Blood clotting and the immune system could contribute to psychosis, School of Pharmacy researcher finds
20 August 2021
A scientific review has found evidence that a disruption in blood clotting and the complement pathway of the immune system could be contributing factors in the development of psychosis.
The article, a joint collaborative effort by researchers at Cardiff University, RCSI University of Medicine and Health Sciences, and UCD Conway Institute, is published in Molecular Psychiatry. The lead author is Dr Meike Heurich, who works at the School of Pharmacy and Pharmaceutical Sciences at Cardiff University.
Recent studies have identified blood proteins involved in the innate immune system and blood clotting networks as key players implicated in psychosis.
The researchers analysed these studies and developed a new theory that proposes the imbalance of both of these systems leads to inflammation, which in turn contributes to the development of psychosis.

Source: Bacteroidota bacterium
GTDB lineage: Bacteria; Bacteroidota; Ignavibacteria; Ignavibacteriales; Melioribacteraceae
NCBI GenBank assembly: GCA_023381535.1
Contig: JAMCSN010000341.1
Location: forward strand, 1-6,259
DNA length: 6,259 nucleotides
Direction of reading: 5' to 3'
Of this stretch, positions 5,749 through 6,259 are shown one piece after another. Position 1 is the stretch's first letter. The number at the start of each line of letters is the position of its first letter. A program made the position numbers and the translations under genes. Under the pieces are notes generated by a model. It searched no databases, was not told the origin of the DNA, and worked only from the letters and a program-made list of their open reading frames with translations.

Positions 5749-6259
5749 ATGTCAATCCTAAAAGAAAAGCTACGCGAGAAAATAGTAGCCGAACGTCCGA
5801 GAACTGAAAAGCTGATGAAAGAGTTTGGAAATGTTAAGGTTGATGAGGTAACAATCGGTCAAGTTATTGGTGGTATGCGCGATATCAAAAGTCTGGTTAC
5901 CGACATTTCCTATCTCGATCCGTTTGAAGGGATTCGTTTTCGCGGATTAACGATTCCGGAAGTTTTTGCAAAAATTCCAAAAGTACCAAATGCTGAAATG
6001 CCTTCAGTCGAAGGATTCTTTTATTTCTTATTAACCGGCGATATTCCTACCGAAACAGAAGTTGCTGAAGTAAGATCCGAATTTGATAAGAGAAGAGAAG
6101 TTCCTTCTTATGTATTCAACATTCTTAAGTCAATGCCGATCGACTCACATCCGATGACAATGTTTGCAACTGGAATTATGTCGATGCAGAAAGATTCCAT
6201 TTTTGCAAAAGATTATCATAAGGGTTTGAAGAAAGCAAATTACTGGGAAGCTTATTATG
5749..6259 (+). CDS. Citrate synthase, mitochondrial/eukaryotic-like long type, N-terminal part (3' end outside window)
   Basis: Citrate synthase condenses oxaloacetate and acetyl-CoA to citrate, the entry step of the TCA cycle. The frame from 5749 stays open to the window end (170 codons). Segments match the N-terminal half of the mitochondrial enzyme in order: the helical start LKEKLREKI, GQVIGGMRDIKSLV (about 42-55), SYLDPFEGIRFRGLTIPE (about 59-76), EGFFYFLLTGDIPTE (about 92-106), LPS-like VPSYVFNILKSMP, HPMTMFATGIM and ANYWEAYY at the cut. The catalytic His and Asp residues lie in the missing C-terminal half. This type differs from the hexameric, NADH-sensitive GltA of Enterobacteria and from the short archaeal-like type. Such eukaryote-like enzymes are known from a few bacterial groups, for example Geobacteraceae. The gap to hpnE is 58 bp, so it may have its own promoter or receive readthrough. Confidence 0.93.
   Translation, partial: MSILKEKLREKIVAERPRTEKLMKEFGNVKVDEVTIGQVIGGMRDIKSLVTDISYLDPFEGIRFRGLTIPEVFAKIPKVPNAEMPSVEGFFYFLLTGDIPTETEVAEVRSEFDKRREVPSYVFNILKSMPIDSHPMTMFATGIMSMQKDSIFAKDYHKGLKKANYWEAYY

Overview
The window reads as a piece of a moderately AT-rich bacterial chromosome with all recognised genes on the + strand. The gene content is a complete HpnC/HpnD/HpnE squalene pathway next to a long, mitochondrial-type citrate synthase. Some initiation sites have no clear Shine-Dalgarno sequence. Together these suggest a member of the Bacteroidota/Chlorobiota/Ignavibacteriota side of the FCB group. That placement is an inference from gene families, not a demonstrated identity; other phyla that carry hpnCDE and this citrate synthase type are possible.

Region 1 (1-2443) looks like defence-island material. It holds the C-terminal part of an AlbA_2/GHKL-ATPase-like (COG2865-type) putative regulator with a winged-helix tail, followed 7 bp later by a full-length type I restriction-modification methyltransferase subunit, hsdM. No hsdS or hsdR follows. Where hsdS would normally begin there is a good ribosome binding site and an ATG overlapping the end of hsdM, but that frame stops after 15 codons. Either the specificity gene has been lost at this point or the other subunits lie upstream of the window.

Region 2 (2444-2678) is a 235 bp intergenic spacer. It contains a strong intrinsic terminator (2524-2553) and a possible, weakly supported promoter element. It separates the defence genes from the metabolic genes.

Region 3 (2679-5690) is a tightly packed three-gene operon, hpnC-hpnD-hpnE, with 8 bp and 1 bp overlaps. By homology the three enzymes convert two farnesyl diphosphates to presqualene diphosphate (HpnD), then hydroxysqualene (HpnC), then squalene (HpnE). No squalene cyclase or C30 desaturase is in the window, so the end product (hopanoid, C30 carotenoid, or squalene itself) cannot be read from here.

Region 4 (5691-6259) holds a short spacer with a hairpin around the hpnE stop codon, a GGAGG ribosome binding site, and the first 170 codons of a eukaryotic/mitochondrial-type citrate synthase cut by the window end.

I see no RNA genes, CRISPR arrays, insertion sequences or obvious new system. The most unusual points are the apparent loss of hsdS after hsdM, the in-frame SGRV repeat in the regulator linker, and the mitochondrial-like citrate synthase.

The new theory further refines the prevailing 'two-hit' hypothesis, where early genetic and/or environmental factors disrupt the developing central nervous system and increases the vulnerability of the individual to subsequent environmental disruptions.
"While the idea of psychosis resulting from some form of inflammation and immune activation is not new, our data suggest a new understanding and change of focus towards a combined function of the innate immune complement system and coagulation pathways to the progression to psychotic disorder," said Dr Meike Heurich, first author and lecturer in Immunology, Complement and Coagulation Biology at School of Pharmacy and Pharmaceutical Sciences, Cardiff University.
"Early identification and treatment significantly improves clinical outcomes of psychotic disorders. Our theory may provide a further step to biomarkers of psychosis… and more effective treatment," said Dr Melanie Föcking, joint first author and Lecturer in Psychiatric Neuroscience at RCSI Department of Psychiatry.
"The works builds on our recent studies which increasingly implicate dysregulation of the complement and coagulation pathways both in and preceding psychotic disorder," said Professor David Cotter, Professor of Molecular Psychiatry at RCSI Department of Psychiatry.